What Even Is Happiness?

And if we don’t know, why do we chase it?

Last year was arguably the best year of my life.

That’s not to say this year won’t be — maybe it will, so calm down — but in terms of being able to look back on things with the clarity of not being balls-deep in them in real time, last year, of all the years, was pretty rad.

And I was even pretty sure of it at the time, which is truly fortunate in the grand scheme of things, but I gave it a full calendar year before confirming. And then I also told my partner so.

I said just that. “Last year was the happiest year of my life.”

And, because he’s like this, he asked, “why?”

Of course making me laugh as I answered, half in shock, “you!” And then laughed a bit more before clarifying, “yeah, and trees and work and humidity and road trips and a whole bunch of other things, most of which wouldn’t have even happened if it hadn’t been for you. So sure, they’re worth noting, but mostly you.”

And I guess this answer satisfied him, because he didn’t have any further clarifying questions.

And yet, when I look back, I can see the pangs of fear I’d buried, day to day. The days when I had first moved down here to the south and he was out of town for two weeks straight, before I’d found work and was too immersed in my own journey to find friends, when I rode to the bookstore every. single. day. and sat and read entire books in single sittings. Partly because I was on a budget. But mostly to be out in public. To remind myself I was tethered to other people in some way.

Those moments were framed by fear. And something a little like “loneliness,” albeit not real loneliness — just more like that sad loneliness we get when we realize winter is settling in each fall. Something very still, and a little scary. Something we’re socialized to smooth over with other things. Something we’ll bury regardless, whether we sit in silence or go out.

I had my own business the year before

And was dating a different partner whom I thought, at the time, made me happy enough. The key here is “enough.” I always knew I wasn’t ecstatic, but I thought it was okay for then. Apparently I am woefully bad at knowing what makes me happy, because I aggressively charged forward with the business and the boyfriend, willfully ignored all the signs until I got to the point of watching myself do things entirely unfamiliar to me.

Like the morning I had a panic attack, when I was so unfamiliar with the concept of a panic attack that I didn’t even know that’s what it was until I later described it to a friend and she stared at me in horror and then clarified for me, spoken slowly and in short words, “KG. That’s a panic attack. You had a panic attack.”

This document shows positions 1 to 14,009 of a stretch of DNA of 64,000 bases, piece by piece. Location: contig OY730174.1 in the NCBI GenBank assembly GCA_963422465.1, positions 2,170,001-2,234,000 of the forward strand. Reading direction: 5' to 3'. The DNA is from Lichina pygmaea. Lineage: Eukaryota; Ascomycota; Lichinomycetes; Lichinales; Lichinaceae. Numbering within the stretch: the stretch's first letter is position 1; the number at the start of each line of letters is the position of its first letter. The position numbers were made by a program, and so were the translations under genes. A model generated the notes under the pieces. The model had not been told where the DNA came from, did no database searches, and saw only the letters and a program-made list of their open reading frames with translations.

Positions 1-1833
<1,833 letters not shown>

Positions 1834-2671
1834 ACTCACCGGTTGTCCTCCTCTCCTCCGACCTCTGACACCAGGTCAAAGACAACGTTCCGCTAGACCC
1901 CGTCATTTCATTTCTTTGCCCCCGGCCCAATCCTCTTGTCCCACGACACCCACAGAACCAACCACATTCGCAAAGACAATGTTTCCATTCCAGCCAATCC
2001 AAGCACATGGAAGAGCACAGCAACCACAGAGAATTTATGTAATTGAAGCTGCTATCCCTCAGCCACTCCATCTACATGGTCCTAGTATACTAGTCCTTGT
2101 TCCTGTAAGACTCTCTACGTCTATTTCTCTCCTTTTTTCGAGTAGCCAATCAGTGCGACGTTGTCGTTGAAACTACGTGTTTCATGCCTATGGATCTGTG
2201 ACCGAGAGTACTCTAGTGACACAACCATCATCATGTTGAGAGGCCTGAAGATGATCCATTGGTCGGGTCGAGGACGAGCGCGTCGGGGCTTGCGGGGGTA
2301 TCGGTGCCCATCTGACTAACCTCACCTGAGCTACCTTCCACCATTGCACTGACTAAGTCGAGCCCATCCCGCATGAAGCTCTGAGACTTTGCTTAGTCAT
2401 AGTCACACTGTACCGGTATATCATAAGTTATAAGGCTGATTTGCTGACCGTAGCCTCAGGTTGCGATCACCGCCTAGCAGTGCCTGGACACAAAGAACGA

This was the same friend that had to explain to me that my relationship was abusive. Which it was. Which is why I had a panic attack.

And yet, during all of this, I thought it was good enough. “Relationships take work,” after all. Businesses, certainly, take sacrifice. We’re terrible at understanding how that should look — and where to draw the line. What’s happiness, and what’s hateful.

“You don’t know how to be happy.”

My boyfriend of five years, the one before the panic-attack one, told me that.

Actually, he didn’t tell me; he told my mom. And then she told me. But when it came to their weird-ass work-around relationship, it was kind of the same thing. They both had a lot of opinions about me, “supported” by “conversations” they’d never had with me and things I’d never said. Not that I’m bitter or anything. Because I’m totally not.

For a long time I thought that assessment was outright unfair at best; wrong at worst. And then for a brief period of time, I thought maybe it was true. Now I’m back to asking:

What is happiness even?

And if we don’t have a good answer to that question, what does it even matter?

Happiness vs. Meaning

And, arguably… “meaning” vs. something further still…

In a 2013 study, Stanford professors recognized that the sole pursuit of happiness leads to “a meaningless life,” and that:

“Happiness without meaning characterizes a relatively shallow, self-absorbed or even selfish life, in which things go well, needs and desires are easily satisfied, and difficult or taxing entanglements are avoided.”

Victor Frankl writes that work means more than happiness. And Mihaly Csikszentmihalyi, author of Flow, emphasizes the importance of pursuing mastery of something over passive leisure (the latter of which many of us identity as “happiness.”)

We impose happiness on ourselves. And worse, we impose it on others, upholding the phrases “I just want you to be happy” as the pinnacle of love (and the suggestion that “you just don’t know how to be happy” as a tremendous threat.) When they’re not.

But after a while they both felt like the same: being shoved into some adorable little box you had no intention of being in. Conventional, sure, but uncomfortable nonetheless.

Happiness vs… something else?

Or, in the least, happiness redefined?

I’m not even sure life inherently needs to have meaning. We hold that over our own heads, too. And not to go full nihilist on your ass, there are a lot of moments, increasingly, when I’m like “yeah, but where’s the data on that though?” Who decided this whole thing had to have meaning, how is that not just our ego barking in our ear and, perhaps most ironically: how is that expectation not setting us up for the same unhappiness we were trying to avoid.

And if we suspend that assumption — don’t chase happiness; don’t chase meaning — rather than closing life off, it actually opens life up. Because we don’t have everything in a chokehold of expectation, and let things unfold as they are, we exist a lot more lightly — and, perhaps more importantly, with honesty and in alignment with the way things actually are.

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